When you’re sitting on the couch in a couple of weeks, stupefied into submission by food and alcohol and relatives and God knows what else, you'll be tempted to watch something that will divert you from the gluttony. And, yes, the likes of Elf, It’s A Wonderful Life and Love, Actually are all available, as they were last year.
But maybe you'll want to watch something that is not just entertaining but that makes the viewer think. Something that also has a provocative religious theme that is, if not quite the three wise men and the...
When you’re sitting on the couch in a couple of weeks, stupefied into submission by food and alcohol and relatives and God knows what else, you’ll be tempted to watch something that will divert you from the gluttony. And, yes, the likes of Elf, It’s A Wonderful Life and Love, Actually are all available, as they were last year.
But maybe you’ll want to watch something that is not just entertaining but that makes the viewer think. Something that also has a provocative religious theme that is, if not quite the three wise men and the star of Bethlehem, as relevant this time of year as it ever is.
Step forward the third series of His Dark Materials, which has now come to HBO Max. Based on the novels by Philip Pullman, the show has somewhat flown under the radar in its previous two installments, despite a starry cast including Ruth Wilson, James McAvoy and, in the lead role of Lyra, the excellent Dafne Keen. Although it’s hardly a gritty work of kitchen sink realism, it’s not attracted the attention of the larger-budgeted House of the Dragon or Lord of the Rings. That’s despite it’s being infinitely more interesting and daring in its central concept: that God is a totalitarian dictator, organized religion is a vicious sham, and its agents and practitioners must be defeated by a heroic group of cosmic rebels.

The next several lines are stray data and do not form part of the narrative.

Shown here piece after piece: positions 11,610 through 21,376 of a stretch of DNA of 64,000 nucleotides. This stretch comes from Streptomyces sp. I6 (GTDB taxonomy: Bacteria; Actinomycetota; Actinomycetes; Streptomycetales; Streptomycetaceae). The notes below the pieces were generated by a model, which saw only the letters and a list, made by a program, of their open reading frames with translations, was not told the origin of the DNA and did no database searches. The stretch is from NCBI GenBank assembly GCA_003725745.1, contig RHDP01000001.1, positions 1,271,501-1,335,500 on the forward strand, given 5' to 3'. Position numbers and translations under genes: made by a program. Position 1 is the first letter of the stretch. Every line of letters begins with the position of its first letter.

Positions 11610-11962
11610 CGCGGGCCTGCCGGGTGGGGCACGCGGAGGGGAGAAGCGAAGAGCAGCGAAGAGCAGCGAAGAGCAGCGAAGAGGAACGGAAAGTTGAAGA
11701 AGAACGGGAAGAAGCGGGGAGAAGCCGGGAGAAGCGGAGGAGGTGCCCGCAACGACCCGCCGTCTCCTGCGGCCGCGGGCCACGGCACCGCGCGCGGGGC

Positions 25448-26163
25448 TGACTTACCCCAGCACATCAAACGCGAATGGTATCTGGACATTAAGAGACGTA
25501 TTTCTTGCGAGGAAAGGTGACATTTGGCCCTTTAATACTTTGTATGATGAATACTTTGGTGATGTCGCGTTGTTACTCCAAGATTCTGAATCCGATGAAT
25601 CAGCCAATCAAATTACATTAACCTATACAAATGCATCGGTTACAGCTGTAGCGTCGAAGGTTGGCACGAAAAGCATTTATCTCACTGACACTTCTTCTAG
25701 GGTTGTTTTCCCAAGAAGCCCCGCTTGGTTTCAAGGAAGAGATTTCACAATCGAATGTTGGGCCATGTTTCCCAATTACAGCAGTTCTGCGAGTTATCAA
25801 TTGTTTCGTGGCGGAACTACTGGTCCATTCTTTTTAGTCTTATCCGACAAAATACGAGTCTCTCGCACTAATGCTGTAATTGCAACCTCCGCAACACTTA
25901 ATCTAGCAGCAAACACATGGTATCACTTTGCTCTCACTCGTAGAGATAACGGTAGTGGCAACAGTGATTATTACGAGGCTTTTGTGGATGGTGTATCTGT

Pullman’s original novels were criticized, predictably enough, by Christian groups on the grounds that their irreverent presentation of sacred tenets — albeit in carefully fictionalized form — represented, as the Catholic League said with anger, “atheism for kids.” Yet although they were lazily compared to the Harry Potter series on publication, these are altogether classier and more intellectual books, from the Milton-alluding title onwards. It was inevitable that they should be filmed, and perhaps also inevitable that the 2007 adaptation of The Golden Compass would soft-pedal the most interesting aspects of the books, ending up as a bland muddle that satisfied nobody.
The television series was thus faced with a considerable challenge, which, by and large, it has embraced. The idea of the totalitarian “Authority,” whose practitioners wear cool stage gear that makes them look like Gucci-clad Catholic priests, is presented with suitable vigor and wit. There’s a series of excellent performances from Wilson as the Machiavellian anti-heroine Mrs. Coulter. McAvoy is the heroic but arrogant Lord Asriel, and Amir Wilson plays Will Parry, the resident of “our” world who becomes embroiled with Lyra on her universe-spanning quest.
Ah, yes, the question of multiple worlds. Make no mistake, His Dark Materials is not always the easiest or most ingratiating of watches. Its metaphysical, grandiose structure, which takes place between multiple universes, all linked by a mythical substance known as “Dust,” was often tricky to follow in the original novels, despite Pullman’s brilliantly clear and vivid storytelling. Even in the more literal form of television, there can be moments of confusion or opacity. But this is set against the lyrical and soaring scenes of imagination and adventure, which, at their best, channel a mixture of Spielbergian magic and Scorsesian religious examination, not a combination that one comes across every day.
The third series of His Dark Materials will not be for all tastes: too demanding, too unusual, too anti-religion. But for those who fancy a slice of provocation with their Christmas pudding, this fascinating and dynamic show is by far the most interesting on TV this holiday season.